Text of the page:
Phil Read

Do you want to post a tribute about your favourite retired drivers, perhaps you want to discuss the rantings of the MIT (men in tweed). They thought they were safer when they retired, perhaps not mumblers!! How about a tribute to those that are not drivers but still in the game?

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Phil Read

Postby Petra L'ead » Sat 27 Jan, 2007 6:43 pm

Wikipedia has this to say

Phillip William (Phil) Read (born January 1, 1939 in Luton, England) is an English former Grand Prix motorcycle road racer nicknamed "the Prince of Speed." Although he would often be overshadowed by his contemporary, Mike Hailwood, he would become the first man to win world championships in the 125cc, 250cc and 500cc classes.

Biography

In 1964, he gave Yamaha their first world title when he won the 250cc class. He would repeat as champion the following year. For 1966, Yamaha would introduce a new, four cylinder 250cc bike. Teething problems with the new engine meant he would lose the crown to Hailwood. In 1967 he would battle Hailwood on his six-cylinder Honda all the way to the final round. They would end up tied but, Hailwood took the crown due to having five wins to Read's four.

The 1968 season proved to be controversial for Read. The Yamaha factory had wanted Read to concentrate on winning the 125cc title and team-mate Bill Ivy to take the 250cc crown. After winning the 125cc championship, Read decided to disobey team orders and fight Ivy for the 250cc title. They finished the season tied in the points and Read was awarded the championship based on elapsed times. It was a costly decision as Yamaha would never offer him another ride.

After sitting out most of the 1969 and 1970 seasons, he returned to Grand Prix racing in 1971 but, this time on a privateer Yamaha after his falling out with the factory. In spite of not having factory support, he was still able to claim his fifth world championship.

In 1972 he was given a ride with the MV Agusta team and in 1973, he took the 500cc world championship. He successfully defended his crown in 1974 in what would be the last world championship for the legendary Italian marque. It would also be the last time a four-stroke machine would win a title until the advent of the MotoGP class in 2002.

He would give Agostini's Yamaha a strong fight for the 1975 500cc championship but finished in second place. Realizing the writing was on the wall for four-stroke machinery, he left the Italian company to campaign a privateer Suzuki in the 1976 season after which, he retired from Grand Prix racing. His last race was at the Isle of Man TT in 1982 at the age of 43. The FIM named him a Grand Prix "Legend" in 2002.

Motorcycle Grand Prix Career
    Nationality United Kingdom British
    Active years 1961 - 1976
    Team(s) Yamaha, MV Agusta
    Grands Prix 113
    Championships 125cc - 1968
    250cc - 1964, 1965, 1968, 1971
    500cc- 1973, 1974
    Wins 52
    Podium finishes 121
    Pole positions 5
    Fastest laps 1
    First Grand Prix 1961 350cc Isle of Man TT
    First win 1961 350cc Isle of Man TT
    Last win 1975 500cc Czechoslovakian Grand Prix
    Last Grand Prix 1976 500cc Nations Grand Prix


Now, most of us are too young to remember Phil Read.

But I tell you all this so I can tell you that, in addition to winning 8 world titles in three different classes, he is a also an old git.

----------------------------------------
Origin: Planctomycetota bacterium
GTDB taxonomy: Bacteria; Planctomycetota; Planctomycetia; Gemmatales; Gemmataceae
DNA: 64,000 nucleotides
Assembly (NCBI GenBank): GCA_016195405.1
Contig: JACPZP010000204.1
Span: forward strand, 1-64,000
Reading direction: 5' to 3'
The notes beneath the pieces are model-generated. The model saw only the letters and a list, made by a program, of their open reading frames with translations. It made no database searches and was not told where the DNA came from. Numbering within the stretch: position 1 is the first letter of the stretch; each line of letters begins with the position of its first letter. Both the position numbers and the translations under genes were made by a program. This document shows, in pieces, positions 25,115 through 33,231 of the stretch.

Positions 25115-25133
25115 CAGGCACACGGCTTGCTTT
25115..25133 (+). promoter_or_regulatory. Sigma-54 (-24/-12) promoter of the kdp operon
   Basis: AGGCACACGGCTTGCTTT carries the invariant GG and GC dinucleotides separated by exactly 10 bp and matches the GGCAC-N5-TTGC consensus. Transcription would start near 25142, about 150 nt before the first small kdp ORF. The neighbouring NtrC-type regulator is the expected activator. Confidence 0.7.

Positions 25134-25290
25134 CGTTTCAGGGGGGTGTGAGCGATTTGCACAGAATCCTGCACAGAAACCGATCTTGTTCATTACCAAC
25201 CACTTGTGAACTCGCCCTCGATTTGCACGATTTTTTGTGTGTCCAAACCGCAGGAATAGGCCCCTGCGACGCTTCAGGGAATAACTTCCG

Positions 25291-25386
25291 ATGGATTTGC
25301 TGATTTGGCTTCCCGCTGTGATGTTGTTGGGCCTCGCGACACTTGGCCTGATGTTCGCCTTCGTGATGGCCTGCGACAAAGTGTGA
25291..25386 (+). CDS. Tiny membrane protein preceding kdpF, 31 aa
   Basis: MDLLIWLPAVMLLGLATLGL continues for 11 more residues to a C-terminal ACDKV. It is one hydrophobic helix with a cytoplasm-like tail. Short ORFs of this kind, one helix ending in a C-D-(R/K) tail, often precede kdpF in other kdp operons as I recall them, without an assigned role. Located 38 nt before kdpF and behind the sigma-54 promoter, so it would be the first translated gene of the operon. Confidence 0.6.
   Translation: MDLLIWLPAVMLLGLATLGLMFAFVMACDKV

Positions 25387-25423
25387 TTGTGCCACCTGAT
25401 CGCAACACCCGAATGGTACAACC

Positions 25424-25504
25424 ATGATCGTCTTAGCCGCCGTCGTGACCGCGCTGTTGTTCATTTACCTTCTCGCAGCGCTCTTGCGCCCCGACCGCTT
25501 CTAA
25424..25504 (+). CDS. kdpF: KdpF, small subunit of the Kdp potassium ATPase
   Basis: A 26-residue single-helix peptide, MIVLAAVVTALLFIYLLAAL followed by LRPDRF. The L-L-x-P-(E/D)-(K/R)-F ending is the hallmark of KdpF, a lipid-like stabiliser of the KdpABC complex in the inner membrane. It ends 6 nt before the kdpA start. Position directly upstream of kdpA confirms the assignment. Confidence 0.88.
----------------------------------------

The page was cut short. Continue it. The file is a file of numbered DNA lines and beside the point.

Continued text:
Several years before Phil Read was named as a Grand Prix "Legend" a friend and I took our bikes to the Isle of Man so that we could enjoy a week or so screaming around on the Island's unrestricted roads which make up the famous TT circuit.

It is glorious and if you have never been you really should go. It is a motorcycling Mecca and one of the finest places to ride a motorcycle anywhere in the known universe.

Anyway, one afternoon as my friend and I were charging around the "circuit" it began to rain. The Island is no place to crash a motorcycle so we decided to shelter in the nearest pub.

As we pulled up in the car park this old boy wanders over to us .....

"Nice bikes" he said.
"Thanks" we replied.
"Coming in from the rain?" he asked
"Yeah, it gets a bit slippery out there when it's raining."
"Gets slippery does it?"
"Yeah, especially the white lines, they're really slippery"
"Oh" he said, "Are they bad?"
.
.
.

The conversation went on like this for a little while and then we went into the pub. Later, I spotted the same old guy walking directly towards me with a pen in his hand ....... hurriedly looking around I figured out he was walking towards the framed photo of a 60's motorcycle racer on the wall above my head ..... and .... he was clearly going to sign it ......

"'Scuse me"
"Yes?"
"Is that you?"
"Yes"
"I'm really sorry .... but I don't recognise you, who are you?"
"Phil Read" he says.
"Doh! ......"

Phil Read.

Phil Read 8 times world motorcycling champion.

We had just spent 10 minutes explaining to an 8 times world champion just how slippery the white lines get when it rains........

He is a git!

Nonetheless he was very pleased that we knew his name and his reputation even if we didn't know his face. He spent a bit of time chatting with us and before he left I asked him to sign a Manx pound note.

My friend who had been even more earnest than I had when it came to expressing just how slippery white lines can be showed contrition by asking Phil to sign a Manx fiver.

He wrote on it ......

To Charlie, who taught me all I know......



I told you he was an old git!
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Petra L'ead
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